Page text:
China passes sweeping national security laws for Hong Kong, further crushing the city's autonomy
Chinaon Tuesday morning unilaterally passed a new national securitylaw for Hong Kong, a move that experts say will further erode the semiautonomous city's waning freedoms.
- According to the South China Morning Post, the law was unanimously approved by the National People's Congress Standing Committee, Beijing's top legislative body.
- The Hong Kong government updated the post 11 p.m. local time on Tuesday.
- The Post said the legislation, which has not yet been made public by China, was expected to carry a maximum penalty of life imprisonment for various offenses.
China on Tuesday morning unilaterally passed a new national security law for Hong Kong, a move experts say will further erode the semiautonomous city's waning freedoms.
According to the South China Morning Post, the law was unanimously approved by 162 members of the National People's Congress Standing Committee, Beijing's top legislative body.
The outlet said the legislation, which has not yet been made public by China, is expected to carry a maximum penalty of life imprisonment for various offenses.
China agreed to draft and force the new legislation on Hong Kong in a largely rubber-stamp vote last month, prompting widespread protests in the territory. The law is expected to ban secession, subversion, and collusion with foreign forces.
Axios reported earlier this month that in a most extreme scenario, the new law could allow Chinese agents to grab people in Hong Kong and send them to the mainland for interrogation or imprisonment. The outlet said the new law could also allow China's secretive Ministry of State Security to establish a more official presence in Hong Kong.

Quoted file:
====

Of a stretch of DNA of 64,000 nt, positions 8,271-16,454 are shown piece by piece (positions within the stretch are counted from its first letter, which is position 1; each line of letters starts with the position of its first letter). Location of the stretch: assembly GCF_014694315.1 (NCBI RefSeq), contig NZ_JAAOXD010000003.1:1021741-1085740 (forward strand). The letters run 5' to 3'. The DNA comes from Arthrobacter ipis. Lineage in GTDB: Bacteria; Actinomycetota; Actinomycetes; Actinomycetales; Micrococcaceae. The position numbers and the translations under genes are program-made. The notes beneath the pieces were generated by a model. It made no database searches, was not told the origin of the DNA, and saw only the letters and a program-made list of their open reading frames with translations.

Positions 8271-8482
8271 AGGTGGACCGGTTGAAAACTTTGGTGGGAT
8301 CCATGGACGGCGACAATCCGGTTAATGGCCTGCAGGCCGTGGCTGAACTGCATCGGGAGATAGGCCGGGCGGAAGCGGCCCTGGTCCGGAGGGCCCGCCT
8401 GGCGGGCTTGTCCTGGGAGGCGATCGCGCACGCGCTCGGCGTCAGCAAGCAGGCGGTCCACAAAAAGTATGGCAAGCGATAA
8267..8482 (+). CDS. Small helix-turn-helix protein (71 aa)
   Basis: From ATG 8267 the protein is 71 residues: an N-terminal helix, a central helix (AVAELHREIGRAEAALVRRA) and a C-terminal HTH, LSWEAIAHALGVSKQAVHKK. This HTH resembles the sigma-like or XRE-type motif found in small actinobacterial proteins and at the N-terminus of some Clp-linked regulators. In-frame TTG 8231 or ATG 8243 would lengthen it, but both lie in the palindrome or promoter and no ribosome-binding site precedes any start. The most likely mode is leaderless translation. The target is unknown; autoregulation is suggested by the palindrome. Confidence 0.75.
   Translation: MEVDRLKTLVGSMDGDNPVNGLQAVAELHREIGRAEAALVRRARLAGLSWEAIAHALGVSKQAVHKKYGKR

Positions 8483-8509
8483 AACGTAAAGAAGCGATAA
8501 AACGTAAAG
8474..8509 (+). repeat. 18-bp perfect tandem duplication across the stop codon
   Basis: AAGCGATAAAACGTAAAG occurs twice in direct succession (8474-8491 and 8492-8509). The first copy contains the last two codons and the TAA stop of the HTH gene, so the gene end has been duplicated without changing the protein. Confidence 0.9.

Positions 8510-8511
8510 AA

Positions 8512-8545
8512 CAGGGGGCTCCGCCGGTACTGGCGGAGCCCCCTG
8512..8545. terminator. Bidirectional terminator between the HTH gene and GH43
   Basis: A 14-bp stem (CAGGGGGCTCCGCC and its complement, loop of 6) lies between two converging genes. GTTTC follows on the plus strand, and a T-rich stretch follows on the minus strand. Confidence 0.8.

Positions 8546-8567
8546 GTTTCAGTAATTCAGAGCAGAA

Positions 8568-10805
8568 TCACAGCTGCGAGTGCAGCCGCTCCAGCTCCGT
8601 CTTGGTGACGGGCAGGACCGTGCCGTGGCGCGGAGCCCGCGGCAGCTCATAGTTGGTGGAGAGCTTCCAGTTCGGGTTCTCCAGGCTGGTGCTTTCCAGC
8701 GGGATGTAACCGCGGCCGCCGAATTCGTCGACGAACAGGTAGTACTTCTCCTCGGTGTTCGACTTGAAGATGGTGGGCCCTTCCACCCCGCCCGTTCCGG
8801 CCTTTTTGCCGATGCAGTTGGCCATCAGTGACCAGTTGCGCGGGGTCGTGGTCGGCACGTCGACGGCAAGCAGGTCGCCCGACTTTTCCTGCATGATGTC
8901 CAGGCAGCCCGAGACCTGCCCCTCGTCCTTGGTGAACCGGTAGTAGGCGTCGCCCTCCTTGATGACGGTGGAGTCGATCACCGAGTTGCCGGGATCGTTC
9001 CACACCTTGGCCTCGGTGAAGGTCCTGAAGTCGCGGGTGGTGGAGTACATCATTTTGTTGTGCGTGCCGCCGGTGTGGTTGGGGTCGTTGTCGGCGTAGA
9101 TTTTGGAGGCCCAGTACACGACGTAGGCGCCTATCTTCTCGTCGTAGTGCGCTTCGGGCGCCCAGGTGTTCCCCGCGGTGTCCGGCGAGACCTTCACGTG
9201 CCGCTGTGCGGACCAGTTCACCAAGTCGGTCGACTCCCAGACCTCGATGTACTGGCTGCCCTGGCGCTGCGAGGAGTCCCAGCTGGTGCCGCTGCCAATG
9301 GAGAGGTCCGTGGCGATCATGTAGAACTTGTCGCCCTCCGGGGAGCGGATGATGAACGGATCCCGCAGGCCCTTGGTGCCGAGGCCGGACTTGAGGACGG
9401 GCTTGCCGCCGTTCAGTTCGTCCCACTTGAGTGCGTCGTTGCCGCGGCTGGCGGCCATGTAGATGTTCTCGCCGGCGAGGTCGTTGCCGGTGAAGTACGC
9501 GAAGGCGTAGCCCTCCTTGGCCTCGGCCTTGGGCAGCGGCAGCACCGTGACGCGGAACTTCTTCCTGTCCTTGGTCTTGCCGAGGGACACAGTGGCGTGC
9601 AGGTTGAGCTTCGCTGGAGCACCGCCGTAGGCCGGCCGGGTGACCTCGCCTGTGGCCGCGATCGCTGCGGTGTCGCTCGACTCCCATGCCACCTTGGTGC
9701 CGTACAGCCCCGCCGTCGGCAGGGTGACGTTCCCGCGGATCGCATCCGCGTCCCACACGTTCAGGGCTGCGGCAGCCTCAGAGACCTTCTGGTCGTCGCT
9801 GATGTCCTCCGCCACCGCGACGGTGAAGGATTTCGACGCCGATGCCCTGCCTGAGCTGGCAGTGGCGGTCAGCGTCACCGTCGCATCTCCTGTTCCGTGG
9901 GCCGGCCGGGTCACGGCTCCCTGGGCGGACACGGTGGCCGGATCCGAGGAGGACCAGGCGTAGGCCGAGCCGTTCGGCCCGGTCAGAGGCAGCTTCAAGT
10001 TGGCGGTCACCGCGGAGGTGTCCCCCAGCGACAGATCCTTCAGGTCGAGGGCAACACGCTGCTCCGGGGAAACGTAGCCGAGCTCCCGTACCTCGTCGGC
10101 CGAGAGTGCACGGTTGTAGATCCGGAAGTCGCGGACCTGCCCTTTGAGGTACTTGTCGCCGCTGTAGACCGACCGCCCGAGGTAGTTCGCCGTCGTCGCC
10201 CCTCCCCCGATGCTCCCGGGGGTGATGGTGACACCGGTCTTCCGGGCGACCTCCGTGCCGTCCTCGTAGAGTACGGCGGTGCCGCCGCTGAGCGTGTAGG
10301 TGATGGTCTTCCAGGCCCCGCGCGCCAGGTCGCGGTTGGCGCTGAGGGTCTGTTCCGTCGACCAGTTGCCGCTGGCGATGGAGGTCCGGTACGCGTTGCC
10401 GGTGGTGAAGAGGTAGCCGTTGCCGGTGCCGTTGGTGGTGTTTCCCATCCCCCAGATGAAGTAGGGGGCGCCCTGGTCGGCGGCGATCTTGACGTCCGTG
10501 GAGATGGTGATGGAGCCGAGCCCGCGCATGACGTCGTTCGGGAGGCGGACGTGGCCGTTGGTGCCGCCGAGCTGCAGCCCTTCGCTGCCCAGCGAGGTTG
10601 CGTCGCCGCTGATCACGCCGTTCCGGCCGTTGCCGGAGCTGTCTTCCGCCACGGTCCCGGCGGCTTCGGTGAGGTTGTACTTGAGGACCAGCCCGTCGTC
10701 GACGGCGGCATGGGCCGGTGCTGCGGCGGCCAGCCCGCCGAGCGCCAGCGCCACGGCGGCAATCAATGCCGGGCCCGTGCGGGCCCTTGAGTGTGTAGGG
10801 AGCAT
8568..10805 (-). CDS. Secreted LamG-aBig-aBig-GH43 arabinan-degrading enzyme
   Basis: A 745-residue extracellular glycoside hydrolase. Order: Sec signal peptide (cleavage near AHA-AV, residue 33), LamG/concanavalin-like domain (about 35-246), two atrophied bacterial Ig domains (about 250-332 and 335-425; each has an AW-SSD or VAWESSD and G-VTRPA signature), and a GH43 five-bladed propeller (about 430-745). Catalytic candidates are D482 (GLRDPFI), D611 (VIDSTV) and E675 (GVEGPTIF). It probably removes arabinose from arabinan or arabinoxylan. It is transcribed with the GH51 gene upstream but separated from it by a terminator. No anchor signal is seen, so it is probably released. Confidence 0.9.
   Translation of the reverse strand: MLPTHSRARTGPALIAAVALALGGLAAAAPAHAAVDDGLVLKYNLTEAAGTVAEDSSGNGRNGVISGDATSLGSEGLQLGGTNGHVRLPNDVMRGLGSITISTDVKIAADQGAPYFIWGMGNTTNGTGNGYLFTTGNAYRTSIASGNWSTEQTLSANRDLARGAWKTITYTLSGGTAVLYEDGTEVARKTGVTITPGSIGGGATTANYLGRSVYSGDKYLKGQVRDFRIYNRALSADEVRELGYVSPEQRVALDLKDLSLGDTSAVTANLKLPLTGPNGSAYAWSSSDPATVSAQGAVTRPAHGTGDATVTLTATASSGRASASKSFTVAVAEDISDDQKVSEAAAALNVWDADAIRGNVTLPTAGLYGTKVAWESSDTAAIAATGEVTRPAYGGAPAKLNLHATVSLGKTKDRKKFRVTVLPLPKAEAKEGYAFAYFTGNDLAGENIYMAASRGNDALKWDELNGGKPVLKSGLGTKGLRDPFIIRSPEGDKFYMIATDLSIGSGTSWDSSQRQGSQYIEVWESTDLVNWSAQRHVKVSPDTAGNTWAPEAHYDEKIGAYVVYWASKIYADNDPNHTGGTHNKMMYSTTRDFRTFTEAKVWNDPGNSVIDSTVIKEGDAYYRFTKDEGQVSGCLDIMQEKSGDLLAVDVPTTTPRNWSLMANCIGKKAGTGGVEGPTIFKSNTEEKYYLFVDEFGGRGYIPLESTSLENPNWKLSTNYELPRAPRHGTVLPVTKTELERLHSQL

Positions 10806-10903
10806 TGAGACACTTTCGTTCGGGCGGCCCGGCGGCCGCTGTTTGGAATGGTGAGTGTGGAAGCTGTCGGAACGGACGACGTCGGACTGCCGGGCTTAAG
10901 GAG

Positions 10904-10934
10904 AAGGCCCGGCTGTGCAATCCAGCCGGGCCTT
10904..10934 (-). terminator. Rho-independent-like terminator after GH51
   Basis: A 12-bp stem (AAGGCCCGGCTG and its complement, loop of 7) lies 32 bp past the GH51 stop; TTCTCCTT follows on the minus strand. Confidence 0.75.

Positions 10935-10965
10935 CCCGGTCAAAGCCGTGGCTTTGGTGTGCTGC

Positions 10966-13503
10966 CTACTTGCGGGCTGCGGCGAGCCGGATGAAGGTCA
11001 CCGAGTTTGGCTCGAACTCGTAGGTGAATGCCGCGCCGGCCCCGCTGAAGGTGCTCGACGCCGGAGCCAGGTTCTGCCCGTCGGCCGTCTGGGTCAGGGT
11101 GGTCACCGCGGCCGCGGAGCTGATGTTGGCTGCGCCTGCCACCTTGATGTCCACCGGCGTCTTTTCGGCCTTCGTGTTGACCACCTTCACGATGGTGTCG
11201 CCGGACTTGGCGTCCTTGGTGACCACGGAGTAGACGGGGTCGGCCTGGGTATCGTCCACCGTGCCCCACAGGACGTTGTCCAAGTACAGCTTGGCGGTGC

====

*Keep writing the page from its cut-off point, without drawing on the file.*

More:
Hong Kong formally operates with significant autonomy from the rest of China, an arrangement called "one country, two systems." But Hong Kong's relationship with the mainland is growing fraught.
Hong Kong operated under British colonial rule for more than 150 years until its sovereignty was passed on to China in 1997. The city was allowed to operate through its own mini-constitution, called the Basic Law, which allows Hong Kong to maintain its own political, legal, and economic systems separate from China until 2047.
The Basic Law calls for the city to enact national security laws to prohibit "treason, secession, sedition," and "subversion" against the Chinese government. It is referred to as Article 23. Hong Kong has yet to enact the article, however, prompting China to take unilateral action.
China has grown increasingly overbearing in its policies toward Hong Kong in recent years, leading to heightened calls for the city to move toward full democracy. China's vote on the national security laws reignited protests in Hong Kong last month.
Earlier this month, Hong Kong passed a controversial bill that made insulting China's national anthem a crime. The bill said anyone who insulted or commercially misused China's national anthem — March of the Volunteers — would face fines of up to 50,000 Hong Kong dollars — roughly $6,380 — or up to three years in prison.
Schools in Hong Kong have been ordered to display the Chinese flag and sing the Chinese national anthem as the city begins enforcing the law.
A pro-democracy leader, Joshua Wong, tweeted last month that China's aggressive measures were "retaliation" for months of violent clashes between protesters and police officers spurred by the deeply unpopular extradition-bill proposal last year.
In a tweet on Tuesday, Wong announced that he was stepping down from his pro-democracy group in protest of the national security law's passage. He said the new law marked the "End of Hong Kong" and the "Beginning of Reign of Terror."
"If my voice will not be heard soon, I hope that the international community will continue to speak up for Hong Kong and step up concrete efforts to defend our last bit of freedom," he wrote.
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